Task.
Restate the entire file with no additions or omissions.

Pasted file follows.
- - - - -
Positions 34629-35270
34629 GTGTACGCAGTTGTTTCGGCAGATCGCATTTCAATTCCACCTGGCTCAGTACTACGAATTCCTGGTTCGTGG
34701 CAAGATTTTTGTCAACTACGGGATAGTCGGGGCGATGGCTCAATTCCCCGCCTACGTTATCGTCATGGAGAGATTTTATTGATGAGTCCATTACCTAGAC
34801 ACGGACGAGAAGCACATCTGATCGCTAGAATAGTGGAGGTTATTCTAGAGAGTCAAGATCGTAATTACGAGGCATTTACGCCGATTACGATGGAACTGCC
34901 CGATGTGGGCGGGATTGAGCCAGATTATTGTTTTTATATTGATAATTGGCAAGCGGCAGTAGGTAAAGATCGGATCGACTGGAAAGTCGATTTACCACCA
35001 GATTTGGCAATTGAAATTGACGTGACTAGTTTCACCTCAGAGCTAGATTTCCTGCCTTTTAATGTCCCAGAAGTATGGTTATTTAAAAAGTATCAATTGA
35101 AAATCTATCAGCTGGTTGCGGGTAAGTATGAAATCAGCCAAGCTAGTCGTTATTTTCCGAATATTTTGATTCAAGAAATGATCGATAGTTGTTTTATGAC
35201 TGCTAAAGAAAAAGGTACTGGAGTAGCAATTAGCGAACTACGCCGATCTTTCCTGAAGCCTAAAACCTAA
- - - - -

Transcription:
Positions 34629-35270
34629 GTGTACGCAGTTGTTTCGGCAGATCGCATTTCAATTCCACCTGGCTCAGTACTACGAATTCCTGGTTCGTGG
34701 CAAGATTTTTGTCAACTACGGGATAGTCGGGGCGATGGCTCAATTCCCCGCCTACGTTATCGTCATGGAGAGATTTTATTGATGAGTCCATTACCTAGAC
34801 ACGGACGAGAAGCACATCTGATCGCTAGAATAGTGGAGGTTATTCTAGAGAGTCAAGATCGTAATTACGAGGCATTTACGCCGATTACGATGGAACTGCC
34901 CGATGTGGGCGGGATTGAGCCAGATTATTGTTTTTATATTGATAATTGGCAAGCGGCAGTAGGTAAAGATCGGATCGACTGGAAAGTCGATTTACCACCA
35001 GATTTGGCAATTGAAATTGACGTGACTAGTTTCACCTCAGAGCTAGATTTCCTGCCTTTTAATGTCCCAGAAGTATGGTTATTTAAAAAGTATCAATTGA
35101 AAATCTATCAGCTGGTTGCGGGTAAGTATGAAATCAGCCAAGCTAGTCGTTATTTTCCGAATATTTTGATTCAAGAAATGATCGATAGTTGTTTTATGAC
35201 TGCTAAAGAAAAAGGTACTGGAGTAGCAATTAGCGAACTACGCCGATCTTTCCTGAAGCCTAAAACCTAA